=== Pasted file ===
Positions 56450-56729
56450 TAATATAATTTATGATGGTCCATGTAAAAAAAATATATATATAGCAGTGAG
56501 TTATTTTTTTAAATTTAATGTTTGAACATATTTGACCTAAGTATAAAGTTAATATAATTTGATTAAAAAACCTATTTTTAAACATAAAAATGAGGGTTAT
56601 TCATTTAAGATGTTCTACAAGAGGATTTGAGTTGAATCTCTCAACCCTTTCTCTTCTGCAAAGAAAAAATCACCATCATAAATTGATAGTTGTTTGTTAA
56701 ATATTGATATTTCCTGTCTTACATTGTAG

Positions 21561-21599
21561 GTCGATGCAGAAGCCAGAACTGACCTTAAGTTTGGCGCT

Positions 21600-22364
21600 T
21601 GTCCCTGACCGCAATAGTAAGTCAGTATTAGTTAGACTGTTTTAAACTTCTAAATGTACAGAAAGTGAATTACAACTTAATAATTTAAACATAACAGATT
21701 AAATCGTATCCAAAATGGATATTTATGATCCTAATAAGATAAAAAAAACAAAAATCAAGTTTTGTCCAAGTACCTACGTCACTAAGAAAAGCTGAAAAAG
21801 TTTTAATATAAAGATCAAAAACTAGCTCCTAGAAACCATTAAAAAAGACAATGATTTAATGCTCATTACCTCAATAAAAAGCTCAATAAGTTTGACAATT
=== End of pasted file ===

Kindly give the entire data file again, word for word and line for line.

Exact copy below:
Positions 56450-56729
56450 TAATATAATTTATGATGGTCCATGTAAAAAAAATATATATATAGCAGTGAG
56501 TTATTTTTTTAAATTTAATGTTTGAACATATTTGACCTAAGTATAAAGTTAATATAATTTGATTAAAAAACCTATTTTTAAACATAAAAATGAGGGTTAT
56601 TCATTTAAGATGTTCTACAAGAGGATTTGAGTTGAATCTCTCAACCCTTTCTCTTCTGCAAAGAAAAAATCACCATCATAAATTGATAGTTGTTTGTTAA
56701 ATATTGATATTTCCTGTCTTACATTGTAG

Positions 21561-21599
21561 GTCGATGCAGAAGCCAGAACTGACCTTAAGTTTGGCGCT

Positions 21600-22364
21600 T
21601 GTCCCTGACCGCAATAGTAAGTCAGTATTAGTTAGACTGTTTTAAACTTCTAAATGTACAGAAAGTGAATTACAACTTAATAATTTAAACATAACAGATT
21701 AAATCGTATCCAAAATGGATATTTATGATCCTAATAAGATAAAAAAAACAAAAATCAAGTTTTGTCCAAGTACCTACGTCACTAAGAAAAGCTGAAAAAG
21801 TTTTAATATAAAGATCAAAAACTAGCTCCTAGAAACCATTAAAAAAGACAATGATTTAATGCTCATTACCTCAATAAAAAGCTCAATAAGTTTGACAATT